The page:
The NASA/ESA/CSA James Webb Space Telescope dissected the Crab Nebula’s structure, aiding astronomers as they continue to evaluate leading theories about the supernova remnant’s origins. With the data collected by Webb’s NIRCam (Near-Infrared Camera) and MIRI (Mid-Infrared Instrument), a team of scientists were able to closely inspect some of the Crab Nebula’s major components.

For the first time ever, astronomers mapped the warm dust emission throughout this supernova remnant. Represented here as fluffy magenta material, the dust grains form a cage-like structure that is most apparent toward the lower left and upper right portions of the remnant. Filaments of dust are also threaded throughout the Crab’s interior and sometimes coincide with regions of doubly ionised sulphur (sulphur III), coloured in green. Yellow-white mottled filaments, which form large loop-like structures around the supernova remnant’s centre, represent areas where dust and doubly ionised sulphur overlap.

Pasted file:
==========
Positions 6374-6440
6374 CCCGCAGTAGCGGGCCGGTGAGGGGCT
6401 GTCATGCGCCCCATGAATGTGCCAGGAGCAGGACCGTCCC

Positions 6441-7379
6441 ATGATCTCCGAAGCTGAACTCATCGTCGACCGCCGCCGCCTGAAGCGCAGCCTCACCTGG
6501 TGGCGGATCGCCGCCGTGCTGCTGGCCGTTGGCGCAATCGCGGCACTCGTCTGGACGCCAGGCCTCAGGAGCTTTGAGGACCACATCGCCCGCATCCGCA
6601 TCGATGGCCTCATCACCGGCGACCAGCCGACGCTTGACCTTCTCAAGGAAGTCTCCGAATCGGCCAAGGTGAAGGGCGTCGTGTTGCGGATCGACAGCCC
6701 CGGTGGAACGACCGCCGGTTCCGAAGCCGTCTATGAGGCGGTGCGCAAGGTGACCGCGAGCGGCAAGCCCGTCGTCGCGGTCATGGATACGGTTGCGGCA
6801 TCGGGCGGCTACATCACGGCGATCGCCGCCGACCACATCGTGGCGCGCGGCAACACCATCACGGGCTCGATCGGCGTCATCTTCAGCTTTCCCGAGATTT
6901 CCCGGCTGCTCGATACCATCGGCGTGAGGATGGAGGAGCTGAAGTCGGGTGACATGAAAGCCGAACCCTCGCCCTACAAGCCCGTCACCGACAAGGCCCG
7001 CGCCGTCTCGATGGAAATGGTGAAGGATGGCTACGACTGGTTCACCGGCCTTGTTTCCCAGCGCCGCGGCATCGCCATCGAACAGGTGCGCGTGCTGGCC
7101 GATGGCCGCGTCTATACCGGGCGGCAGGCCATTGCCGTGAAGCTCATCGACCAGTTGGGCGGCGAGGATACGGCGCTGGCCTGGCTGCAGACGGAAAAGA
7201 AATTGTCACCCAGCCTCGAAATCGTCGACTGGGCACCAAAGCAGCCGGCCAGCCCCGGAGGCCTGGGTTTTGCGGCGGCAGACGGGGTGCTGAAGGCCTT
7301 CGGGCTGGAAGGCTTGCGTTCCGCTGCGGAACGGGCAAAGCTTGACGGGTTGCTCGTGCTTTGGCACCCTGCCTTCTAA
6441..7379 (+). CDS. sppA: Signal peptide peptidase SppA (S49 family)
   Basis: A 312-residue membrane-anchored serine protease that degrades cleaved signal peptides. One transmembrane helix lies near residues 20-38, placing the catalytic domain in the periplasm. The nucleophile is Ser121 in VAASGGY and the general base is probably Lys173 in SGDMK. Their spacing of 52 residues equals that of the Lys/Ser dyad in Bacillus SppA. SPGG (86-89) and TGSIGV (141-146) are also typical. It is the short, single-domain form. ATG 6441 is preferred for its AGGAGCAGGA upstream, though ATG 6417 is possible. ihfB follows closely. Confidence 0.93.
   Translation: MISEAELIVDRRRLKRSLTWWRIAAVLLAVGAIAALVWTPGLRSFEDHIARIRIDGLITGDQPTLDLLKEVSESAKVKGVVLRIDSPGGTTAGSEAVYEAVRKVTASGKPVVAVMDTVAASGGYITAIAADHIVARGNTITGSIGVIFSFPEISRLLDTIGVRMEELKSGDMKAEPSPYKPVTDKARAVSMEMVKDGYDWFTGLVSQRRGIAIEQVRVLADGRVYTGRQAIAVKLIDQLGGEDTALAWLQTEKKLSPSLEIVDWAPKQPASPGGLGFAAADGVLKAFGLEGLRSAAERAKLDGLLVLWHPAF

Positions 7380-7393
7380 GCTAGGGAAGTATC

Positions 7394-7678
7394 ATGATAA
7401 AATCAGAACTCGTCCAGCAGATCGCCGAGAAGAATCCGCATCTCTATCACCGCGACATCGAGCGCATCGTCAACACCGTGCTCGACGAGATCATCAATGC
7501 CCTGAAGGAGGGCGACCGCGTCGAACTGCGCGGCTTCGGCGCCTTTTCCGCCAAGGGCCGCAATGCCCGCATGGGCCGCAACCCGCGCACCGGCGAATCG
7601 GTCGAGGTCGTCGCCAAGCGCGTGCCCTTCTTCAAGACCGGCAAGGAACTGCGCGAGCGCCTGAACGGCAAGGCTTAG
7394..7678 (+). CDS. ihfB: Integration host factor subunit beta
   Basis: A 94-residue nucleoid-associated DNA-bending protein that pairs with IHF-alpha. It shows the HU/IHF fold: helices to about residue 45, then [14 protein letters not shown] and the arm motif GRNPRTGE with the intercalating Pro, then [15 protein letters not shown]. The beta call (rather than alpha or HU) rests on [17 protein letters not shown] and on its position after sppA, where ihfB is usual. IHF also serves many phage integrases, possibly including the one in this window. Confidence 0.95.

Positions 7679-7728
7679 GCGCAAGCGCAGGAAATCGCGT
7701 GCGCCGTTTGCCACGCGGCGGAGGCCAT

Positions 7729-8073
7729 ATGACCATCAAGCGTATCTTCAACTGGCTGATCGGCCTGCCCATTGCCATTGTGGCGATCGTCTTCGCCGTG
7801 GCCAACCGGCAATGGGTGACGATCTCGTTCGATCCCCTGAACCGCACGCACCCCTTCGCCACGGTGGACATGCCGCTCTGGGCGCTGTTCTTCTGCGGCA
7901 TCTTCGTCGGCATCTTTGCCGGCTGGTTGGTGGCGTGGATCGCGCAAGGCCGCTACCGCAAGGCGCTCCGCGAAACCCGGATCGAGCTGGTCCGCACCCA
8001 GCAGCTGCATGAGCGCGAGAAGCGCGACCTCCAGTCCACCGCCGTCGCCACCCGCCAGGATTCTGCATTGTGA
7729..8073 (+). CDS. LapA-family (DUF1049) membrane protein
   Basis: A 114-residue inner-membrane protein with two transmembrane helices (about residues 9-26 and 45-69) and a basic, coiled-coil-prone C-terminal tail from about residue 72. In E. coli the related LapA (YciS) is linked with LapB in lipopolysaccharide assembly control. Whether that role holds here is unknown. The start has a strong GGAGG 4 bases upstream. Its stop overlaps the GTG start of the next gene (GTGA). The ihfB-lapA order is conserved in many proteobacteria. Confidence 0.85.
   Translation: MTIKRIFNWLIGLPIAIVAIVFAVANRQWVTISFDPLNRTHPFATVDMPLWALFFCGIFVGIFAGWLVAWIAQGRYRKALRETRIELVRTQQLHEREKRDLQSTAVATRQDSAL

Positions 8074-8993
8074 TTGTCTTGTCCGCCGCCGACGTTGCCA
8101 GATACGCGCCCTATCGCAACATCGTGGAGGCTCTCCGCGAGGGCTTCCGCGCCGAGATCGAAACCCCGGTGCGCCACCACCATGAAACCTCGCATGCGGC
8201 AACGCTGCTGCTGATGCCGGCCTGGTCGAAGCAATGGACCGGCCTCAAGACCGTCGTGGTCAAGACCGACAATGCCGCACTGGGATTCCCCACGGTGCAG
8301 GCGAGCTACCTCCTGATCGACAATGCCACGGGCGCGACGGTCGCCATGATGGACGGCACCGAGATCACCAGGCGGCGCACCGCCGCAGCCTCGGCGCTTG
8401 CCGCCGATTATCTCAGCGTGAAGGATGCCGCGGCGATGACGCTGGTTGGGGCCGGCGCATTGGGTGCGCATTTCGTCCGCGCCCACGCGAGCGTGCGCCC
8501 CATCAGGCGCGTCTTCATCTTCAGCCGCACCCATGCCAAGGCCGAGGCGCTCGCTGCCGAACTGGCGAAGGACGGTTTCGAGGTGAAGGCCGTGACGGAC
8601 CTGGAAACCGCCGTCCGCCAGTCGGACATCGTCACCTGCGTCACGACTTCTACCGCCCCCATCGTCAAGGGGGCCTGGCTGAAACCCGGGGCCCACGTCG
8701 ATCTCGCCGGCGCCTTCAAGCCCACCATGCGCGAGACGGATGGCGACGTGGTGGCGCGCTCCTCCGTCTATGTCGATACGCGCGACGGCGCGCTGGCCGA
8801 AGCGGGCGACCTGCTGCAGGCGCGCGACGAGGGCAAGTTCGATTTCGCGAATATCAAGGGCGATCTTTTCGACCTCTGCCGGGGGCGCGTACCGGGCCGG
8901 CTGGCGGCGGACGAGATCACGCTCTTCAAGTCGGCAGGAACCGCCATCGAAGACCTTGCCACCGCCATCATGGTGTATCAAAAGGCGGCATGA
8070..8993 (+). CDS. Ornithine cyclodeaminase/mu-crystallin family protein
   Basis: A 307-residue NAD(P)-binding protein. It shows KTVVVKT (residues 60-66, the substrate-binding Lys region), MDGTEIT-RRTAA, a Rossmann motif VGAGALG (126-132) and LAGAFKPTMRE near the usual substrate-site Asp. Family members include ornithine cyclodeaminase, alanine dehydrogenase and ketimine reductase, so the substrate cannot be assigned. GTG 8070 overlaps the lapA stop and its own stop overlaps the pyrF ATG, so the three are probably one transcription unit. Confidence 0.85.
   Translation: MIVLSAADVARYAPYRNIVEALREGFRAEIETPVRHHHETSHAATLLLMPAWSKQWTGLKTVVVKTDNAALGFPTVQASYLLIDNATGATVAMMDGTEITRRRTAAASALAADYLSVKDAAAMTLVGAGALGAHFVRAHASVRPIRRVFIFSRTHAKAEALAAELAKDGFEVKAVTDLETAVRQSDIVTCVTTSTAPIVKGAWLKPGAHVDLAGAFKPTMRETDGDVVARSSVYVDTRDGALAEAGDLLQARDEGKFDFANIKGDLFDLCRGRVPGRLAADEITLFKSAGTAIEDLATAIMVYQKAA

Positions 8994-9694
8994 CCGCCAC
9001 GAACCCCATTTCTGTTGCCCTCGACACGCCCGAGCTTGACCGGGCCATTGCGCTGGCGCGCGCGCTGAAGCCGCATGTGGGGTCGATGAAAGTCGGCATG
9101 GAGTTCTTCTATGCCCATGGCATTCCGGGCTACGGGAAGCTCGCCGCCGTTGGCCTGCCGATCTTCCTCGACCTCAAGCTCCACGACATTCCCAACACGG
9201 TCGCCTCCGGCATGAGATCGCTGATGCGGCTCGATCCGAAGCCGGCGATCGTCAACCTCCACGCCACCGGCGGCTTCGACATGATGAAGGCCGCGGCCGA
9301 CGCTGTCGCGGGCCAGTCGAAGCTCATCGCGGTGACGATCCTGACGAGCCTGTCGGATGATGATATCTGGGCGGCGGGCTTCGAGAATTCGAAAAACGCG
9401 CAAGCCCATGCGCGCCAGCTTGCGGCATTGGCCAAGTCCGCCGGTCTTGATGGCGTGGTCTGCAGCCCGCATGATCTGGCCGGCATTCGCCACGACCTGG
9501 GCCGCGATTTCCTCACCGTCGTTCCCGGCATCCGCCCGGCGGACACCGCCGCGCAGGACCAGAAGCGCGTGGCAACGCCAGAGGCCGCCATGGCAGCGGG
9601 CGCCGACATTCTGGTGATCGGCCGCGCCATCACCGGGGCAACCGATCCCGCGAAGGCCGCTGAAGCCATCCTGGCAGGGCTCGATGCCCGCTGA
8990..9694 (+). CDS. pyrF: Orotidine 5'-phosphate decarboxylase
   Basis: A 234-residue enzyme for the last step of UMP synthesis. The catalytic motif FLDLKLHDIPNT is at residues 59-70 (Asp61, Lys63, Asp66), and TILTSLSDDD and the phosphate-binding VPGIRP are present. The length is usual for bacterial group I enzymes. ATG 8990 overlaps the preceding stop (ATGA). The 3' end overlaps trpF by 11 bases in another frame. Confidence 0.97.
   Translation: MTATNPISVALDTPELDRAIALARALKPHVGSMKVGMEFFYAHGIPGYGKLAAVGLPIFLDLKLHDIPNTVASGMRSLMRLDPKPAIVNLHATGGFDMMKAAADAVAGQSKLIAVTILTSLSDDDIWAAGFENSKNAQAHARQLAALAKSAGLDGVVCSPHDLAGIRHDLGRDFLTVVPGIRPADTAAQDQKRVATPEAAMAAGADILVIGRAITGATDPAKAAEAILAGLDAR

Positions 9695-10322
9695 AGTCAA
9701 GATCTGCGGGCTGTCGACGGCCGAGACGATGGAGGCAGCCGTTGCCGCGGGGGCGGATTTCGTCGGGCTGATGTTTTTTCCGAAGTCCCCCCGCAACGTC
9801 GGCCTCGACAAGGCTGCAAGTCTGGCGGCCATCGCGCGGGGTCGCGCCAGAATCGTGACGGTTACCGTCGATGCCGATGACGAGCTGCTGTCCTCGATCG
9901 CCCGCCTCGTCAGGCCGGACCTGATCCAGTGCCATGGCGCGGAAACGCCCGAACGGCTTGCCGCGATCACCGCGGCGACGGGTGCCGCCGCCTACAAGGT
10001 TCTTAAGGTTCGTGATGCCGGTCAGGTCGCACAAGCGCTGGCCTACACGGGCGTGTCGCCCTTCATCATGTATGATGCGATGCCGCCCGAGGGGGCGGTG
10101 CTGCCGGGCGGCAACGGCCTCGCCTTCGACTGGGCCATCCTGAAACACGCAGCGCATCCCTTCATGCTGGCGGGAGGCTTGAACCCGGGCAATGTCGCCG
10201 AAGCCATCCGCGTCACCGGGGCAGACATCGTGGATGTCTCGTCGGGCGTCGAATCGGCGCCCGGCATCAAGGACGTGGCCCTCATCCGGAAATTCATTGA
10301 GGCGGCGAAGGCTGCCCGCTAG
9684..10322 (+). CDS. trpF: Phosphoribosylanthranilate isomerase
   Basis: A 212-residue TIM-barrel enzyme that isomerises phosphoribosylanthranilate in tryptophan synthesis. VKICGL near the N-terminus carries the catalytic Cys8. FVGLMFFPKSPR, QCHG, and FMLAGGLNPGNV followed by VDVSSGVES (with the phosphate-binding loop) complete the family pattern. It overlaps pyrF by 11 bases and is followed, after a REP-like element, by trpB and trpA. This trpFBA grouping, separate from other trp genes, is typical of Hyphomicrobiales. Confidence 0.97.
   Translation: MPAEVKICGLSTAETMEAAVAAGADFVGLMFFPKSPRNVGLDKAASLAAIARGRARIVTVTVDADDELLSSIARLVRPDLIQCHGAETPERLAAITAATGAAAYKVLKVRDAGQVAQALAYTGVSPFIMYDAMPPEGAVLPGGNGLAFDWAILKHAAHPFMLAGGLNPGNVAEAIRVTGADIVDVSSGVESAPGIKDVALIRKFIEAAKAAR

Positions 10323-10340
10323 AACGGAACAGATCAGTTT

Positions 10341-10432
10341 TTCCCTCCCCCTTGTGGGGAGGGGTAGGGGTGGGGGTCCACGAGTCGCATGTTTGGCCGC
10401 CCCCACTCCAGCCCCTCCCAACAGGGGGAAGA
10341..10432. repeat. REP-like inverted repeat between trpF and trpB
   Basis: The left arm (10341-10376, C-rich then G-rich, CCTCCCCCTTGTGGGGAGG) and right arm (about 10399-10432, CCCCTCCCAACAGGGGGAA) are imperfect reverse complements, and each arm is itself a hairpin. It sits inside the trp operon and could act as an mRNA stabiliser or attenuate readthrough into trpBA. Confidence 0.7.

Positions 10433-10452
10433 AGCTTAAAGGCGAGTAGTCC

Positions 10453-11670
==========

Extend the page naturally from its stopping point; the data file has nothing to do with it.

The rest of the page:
The dust’s cage-like structure helps constrain some, but not all of the ghostly synchrotron emission represented in blue. The emission resembles wisps of smoke, most notable toward the Crab’s centre. The thin blue ribbons follow the magnetic field lines created by the Crab’s pulsar heart — a rapidly rotating neutron star.